A Jefferson County Public School student was banned from mentioning the name of his website in a Search Engine Optimization class offered through the school’s online continuing education program. His URL: www.olbastard.com. His context: he sells bastard files.
He attempted to post comments to the online forum, but because his URL was the subject of his questions, his posts were blocked due to use of “profanity.” NCAC sent a letter to the school, explaining:
While we sympathize with the goal of discouraging gratuitous profanity or disruptive comments in the classroom, removing “bad” words mechanically with no consideration of context or meaning itself disrupts the educational process. In this case it has caused serious harm to the student, preventing him from learning in the course. It has also displayed the imprecision of the web filter.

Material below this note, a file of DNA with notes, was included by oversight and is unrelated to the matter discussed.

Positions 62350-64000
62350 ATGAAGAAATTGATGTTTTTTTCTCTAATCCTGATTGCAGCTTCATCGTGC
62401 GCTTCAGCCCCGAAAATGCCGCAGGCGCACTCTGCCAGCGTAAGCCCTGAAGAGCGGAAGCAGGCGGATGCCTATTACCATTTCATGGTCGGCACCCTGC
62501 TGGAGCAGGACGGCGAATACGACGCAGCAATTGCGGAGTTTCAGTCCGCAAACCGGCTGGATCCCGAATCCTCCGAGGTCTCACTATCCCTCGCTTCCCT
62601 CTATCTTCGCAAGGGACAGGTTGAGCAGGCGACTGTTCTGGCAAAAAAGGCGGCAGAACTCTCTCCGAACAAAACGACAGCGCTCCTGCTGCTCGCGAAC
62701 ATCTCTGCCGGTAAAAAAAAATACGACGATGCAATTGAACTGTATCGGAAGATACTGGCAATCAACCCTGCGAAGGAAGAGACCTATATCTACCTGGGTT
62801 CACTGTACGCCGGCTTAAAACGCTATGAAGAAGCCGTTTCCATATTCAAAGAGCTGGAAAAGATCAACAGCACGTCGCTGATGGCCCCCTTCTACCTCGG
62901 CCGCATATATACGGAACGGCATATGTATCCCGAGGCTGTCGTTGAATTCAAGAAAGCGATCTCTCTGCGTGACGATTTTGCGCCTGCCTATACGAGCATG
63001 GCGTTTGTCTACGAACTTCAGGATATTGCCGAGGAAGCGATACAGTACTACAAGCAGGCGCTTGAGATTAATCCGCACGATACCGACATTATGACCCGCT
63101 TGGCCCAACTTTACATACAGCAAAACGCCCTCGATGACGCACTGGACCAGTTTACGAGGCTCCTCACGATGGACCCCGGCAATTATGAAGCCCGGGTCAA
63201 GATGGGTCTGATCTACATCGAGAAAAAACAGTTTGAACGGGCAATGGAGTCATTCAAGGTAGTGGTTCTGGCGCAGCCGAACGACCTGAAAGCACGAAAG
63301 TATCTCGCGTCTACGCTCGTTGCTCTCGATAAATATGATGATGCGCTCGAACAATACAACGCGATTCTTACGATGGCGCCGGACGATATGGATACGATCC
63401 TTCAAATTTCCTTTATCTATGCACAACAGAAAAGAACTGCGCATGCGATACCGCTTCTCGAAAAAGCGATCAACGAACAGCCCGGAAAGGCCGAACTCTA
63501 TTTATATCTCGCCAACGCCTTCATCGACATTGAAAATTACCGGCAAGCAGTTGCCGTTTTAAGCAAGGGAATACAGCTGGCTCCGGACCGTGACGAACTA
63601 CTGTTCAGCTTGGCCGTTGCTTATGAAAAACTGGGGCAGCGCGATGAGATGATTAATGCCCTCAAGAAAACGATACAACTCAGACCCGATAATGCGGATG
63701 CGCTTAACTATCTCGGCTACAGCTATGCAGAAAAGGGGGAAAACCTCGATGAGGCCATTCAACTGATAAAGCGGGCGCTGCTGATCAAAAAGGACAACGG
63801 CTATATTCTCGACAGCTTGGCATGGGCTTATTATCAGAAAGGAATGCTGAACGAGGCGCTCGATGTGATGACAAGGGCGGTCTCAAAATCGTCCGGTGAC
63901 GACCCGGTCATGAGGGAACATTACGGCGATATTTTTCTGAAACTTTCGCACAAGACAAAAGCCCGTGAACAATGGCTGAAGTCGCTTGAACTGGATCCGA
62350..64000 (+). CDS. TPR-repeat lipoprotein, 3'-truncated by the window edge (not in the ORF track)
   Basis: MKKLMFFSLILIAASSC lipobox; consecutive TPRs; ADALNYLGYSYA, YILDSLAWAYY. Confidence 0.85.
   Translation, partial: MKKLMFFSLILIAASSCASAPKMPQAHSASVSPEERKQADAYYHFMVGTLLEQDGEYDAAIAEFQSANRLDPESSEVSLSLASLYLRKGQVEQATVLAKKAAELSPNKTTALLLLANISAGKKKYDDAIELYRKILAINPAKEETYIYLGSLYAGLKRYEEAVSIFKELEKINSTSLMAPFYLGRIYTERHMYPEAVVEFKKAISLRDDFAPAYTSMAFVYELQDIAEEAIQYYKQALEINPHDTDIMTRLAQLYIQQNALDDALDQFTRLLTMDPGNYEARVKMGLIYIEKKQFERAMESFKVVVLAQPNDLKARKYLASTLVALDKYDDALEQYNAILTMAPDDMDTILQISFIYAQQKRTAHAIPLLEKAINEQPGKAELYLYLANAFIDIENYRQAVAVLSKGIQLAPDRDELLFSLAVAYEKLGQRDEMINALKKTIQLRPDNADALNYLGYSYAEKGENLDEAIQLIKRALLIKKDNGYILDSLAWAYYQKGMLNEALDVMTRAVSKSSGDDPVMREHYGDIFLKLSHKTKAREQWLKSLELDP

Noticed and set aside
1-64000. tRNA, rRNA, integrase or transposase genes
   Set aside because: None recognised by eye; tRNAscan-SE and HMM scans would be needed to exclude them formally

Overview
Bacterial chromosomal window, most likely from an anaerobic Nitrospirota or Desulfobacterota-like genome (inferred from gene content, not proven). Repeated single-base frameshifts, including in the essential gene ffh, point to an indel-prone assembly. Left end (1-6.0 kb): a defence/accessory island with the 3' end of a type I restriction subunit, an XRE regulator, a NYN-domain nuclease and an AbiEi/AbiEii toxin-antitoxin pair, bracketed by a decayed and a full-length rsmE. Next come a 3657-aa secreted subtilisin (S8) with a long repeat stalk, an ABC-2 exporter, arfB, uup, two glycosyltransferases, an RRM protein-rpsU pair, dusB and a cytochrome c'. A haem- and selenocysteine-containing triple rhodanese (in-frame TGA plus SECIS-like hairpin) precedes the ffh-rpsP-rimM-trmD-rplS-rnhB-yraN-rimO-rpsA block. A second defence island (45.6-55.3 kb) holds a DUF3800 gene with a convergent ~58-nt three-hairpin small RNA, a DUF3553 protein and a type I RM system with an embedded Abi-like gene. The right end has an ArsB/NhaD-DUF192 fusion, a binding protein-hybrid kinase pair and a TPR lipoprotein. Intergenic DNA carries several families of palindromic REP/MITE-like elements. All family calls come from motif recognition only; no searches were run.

The filtering mechanism used by Ed2Go would not only eliminate any mention of an acclaimed book like Bastard Out of Carolina by Dorothy Allison, it would censor a conversation about architecture or gemstones. To arbitrarily delete or block comments due to a word, while disregarding its meaning as used in context, interferes with students’ abilities to have open conversations within the context of the learning objectives set by the instructor.
The school has agreed to refund his tuition for the course. But what about the filters? Internet filters have traditionally blocked students’ access to information; it’s now clear that what students (adult students, at that) can post in the online classroom is also at risk.
UPDATE: The school is working with Ed2Go to improve the comment filtering system.